Investigating Diana: Death in Paris review – like Making a Murderer meets the royals

To mark the 25th anniversary of the princess’s death, Channel 4 give events a lengthy true-crime treatment. How will they commemorate the 50th?

Oh excellent. Another documentary about Diana, Princess of Wales. Just what we need. Days after Sky Documentaries’ The Princess comes Channel 4’s new series Investigating Diana: Death in Paris. How else can the 25th anniversary of her death be marked and monetised? Her workout playlist downloadable from Spotify, perhaps? A volume of princess-related poetry edited by Gyles Brandreth in which John Cooper Clarke rhymes Diana with spanner? A doorstep clap at the hour of her death, because that sort of thing really worked for the NHS?

Not that directors Will Jessop and Barnaby Peel aren’t geniuses. They’ve made a four-part series, microanalysing the circumstances of her death in the Alma tunnel on 31 August 1997, stretching and pulling historical material like cellophane over fading bouquets outside Kensington Palace. Only occasionally can you hear that tearing sound. Yet again, we hear Earl Spencer’s funeral oration; yet again, Diana looking faux-coyly over her shoulder in old snapshots; yet again, Tony Blair hitching his New Labour pony to the carriage of her celebrity with his oxymoronic invocation of the people’s princess.

Jessop and Peel astutely note that her death turbocharged the infant internet’s mutation into a post-truth tool, enabling every disaffected boob to sick up their conspiracy theories about her demise. But, more importantly, Jessop and Peel have reworked Diana’s death so that Investigating Diana comes on as if it wants to be this summer’s Tiger King or Making a Murderer. In 1997, the death of Diana signified, in part, the softening of the British stiff upper lip, a curious unleashing of grief among many for a woman they barely knew. Today it means something else: Investigating Diana gratifies our obsessive gaze with a real-life CSI Paris that drags the story out over inordinate length.

That said, there are moments of canny artistry. Eric Gigou, the Brigade Criminelle’s investigator, recalls releasing the uncharged paparazzi from custody. At the time, he told them that, just beyond that door, was a wall of snappers poised to take their pictures. The shot lingers, for several seconds, on the door to the street framed by ominous flashbulb lights, the hunters poised to become the hunted.

But did the paparazzi drive Diana, Dodi Fayed and their driver Henri Paul to their deaths, as Earl Spencer suggested at her funeral? Someone scrawled “Paparazzi – Assassins” near the crime scene. Another graffito in English read: “The Queen did it.” Are we to infer that the paps were working not for media moguls’ crumbs, but for Her Majesty’s secret service? And that the repeated details of the photographers interviewed here are just smokescreens? Jacques Langevin went for the Eichmann defence: “I was just doing my job.” And what a job: some paps allegedly made £1m a year from Diana pix alone. “I didn’t kill anyone,” adds Langevin. Quite so: there appears to be no proof to contradict that claim.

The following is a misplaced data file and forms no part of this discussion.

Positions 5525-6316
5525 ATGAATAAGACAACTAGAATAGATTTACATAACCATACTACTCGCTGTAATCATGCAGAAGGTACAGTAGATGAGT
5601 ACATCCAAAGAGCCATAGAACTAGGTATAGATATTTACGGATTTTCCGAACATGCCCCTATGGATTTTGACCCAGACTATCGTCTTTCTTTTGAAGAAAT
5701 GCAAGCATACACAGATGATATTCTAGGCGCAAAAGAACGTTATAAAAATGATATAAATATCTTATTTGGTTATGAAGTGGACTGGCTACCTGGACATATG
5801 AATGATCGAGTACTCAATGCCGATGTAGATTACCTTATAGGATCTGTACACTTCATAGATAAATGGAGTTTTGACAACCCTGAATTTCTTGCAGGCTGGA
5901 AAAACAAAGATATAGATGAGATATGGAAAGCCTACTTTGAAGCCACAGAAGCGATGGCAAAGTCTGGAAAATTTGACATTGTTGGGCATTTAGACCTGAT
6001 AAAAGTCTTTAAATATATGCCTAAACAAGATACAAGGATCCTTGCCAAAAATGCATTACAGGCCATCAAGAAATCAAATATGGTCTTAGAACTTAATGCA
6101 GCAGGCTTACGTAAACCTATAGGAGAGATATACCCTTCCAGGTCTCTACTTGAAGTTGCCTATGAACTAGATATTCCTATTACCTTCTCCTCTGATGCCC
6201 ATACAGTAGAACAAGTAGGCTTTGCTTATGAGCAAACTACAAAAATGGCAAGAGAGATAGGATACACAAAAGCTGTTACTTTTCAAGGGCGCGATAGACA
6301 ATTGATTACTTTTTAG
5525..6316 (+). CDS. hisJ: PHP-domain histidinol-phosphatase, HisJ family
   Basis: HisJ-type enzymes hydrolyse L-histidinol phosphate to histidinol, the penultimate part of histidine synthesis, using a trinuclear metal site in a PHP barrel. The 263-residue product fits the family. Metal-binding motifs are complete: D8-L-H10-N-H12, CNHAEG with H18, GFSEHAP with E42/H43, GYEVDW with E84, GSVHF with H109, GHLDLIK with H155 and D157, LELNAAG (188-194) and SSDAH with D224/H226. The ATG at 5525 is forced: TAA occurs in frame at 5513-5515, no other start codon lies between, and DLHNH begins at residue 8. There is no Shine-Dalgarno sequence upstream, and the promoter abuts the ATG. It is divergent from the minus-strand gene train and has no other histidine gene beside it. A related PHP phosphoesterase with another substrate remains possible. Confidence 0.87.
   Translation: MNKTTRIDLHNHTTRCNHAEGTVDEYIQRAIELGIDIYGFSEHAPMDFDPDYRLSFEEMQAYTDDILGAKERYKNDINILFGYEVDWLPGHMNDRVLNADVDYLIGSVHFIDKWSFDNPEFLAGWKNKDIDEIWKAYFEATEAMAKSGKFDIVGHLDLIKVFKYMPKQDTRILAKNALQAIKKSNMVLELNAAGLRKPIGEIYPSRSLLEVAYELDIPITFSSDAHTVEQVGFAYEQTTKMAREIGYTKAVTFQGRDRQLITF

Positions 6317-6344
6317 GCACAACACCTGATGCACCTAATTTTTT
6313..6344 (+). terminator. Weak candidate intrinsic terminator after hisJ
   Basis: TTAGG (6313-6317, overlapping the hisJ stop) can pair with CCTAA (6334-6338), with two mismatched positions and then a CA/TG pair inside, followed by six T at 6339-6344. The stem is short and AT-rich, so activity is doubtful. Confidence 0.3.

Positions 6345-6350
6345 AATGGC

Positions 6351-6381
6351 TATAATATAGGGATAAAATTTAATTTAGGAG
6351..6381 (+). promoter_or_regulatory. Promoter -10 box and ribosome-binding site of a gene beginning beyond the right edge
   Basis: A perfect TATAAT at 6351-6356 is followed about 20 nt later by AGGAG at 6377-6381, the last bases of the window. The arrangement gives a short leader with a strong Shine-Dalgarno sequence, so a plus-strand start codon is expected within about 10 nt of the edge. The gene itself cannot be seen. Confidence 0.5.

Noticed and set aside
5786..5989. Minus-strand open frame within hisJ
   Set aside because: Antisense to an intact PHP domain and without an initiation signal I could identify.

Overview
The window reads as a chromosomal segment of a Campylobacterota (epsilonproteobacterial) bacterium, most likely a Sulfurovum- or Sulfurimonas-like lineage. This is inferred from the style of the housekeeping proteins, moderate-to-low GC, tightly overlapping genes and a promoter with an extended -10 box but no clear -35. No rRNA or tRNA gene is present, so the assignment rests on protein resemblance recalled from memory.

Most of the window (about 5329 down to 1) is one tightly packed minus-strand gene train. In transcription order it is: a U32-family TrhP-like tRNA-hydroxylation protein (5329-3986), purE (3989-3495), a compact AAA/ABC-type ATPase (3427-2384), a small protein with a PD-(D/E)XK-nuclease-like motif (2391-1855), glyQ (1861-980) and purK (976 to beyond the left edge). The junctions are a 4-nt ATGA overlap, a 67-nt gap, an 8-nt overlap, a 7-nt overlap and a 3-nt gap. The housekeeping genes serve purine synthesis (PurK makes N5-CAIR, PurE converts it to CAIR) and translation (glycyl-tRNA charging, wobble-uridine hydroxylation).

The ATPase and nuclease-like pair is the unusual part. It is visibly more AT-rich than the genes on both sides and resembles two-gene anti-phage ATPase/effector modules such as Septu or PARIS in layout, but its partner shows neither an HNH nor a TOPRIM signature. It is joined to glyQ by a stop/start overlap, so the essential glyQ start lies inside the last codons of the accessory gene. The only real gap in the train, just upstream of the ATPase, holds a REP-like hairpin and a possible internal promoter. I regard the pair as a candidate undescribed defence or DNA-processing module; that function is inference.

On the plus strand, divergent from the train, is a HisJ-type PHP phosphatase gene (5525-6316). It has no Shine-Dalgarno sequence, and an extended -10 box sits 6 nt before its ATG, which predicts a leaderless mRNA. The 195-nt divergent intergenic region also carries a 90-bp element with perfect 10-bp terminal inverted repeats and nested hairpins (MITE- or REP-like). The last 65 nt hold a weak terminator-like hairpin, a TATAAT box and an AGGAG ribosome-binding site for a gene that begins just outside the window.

Certainly, Gigou and his team found nothing to suggest that Paul, the driver quickly demonised by British tabloids for allegedly being four times over the legal French alcohol limit when the Mercedes 600 crashed at 121mph in that tunnel, was culpable. The programme dallies withe the possibility that his smearing in the British press may have served a function – to misdirect us from the perpetrators who, the grieving Mohamed Al Fayed told us in contemporary footage, murdered his son and her lover.

Two witnesses interviewed in Investigating Diana lend slight credence to a contract killing. François Levistre recalls a motorbike that cut in front of the Mercedes and a flash of light, possibly from a camera, that caused the car carrying Diana and Dodi to crash. The police have not been able to stand up this account.

Sabine Dauzonne saw a white Fiat Uno emerge from the tunnel shortly after the crash. She noticed Paris plates and, most significantly, a tanned driver, a muzzled dog in the back and the car’s shattered taillight. The then head of the Brigade Criminelle, Martine Monteil, found white paint from another car on the wreck of the Mercedes and, on the tarmac nearby, bits of broken taillight and, more curiously yet, pearls she supposed were worn by Diana as she was sped to her death. Nothing is conclusive.

Hilary Mantel once wrote: “The princess we invented to fill a vacancy had little to do with any actual person.” A quarter of a century after her death, we are still filling that vacancy, stuffing it with speculation and the delusive prospect of closure. Jessop and Peel cleverly end the opening episode with the only survivor from the Mercedes, bodyguard Trevor Rees-Jones, emerging from hospital five weeks after the crash. Perhaps he could resolve all these questions about the princess’s death once and for all. Probably not, but that’s the possibility left dangling to sucker us back into watching episode two.

I wonder how we will mark the 50th anniversary of her death?


Stuart Jeffries

The GuardianTramp

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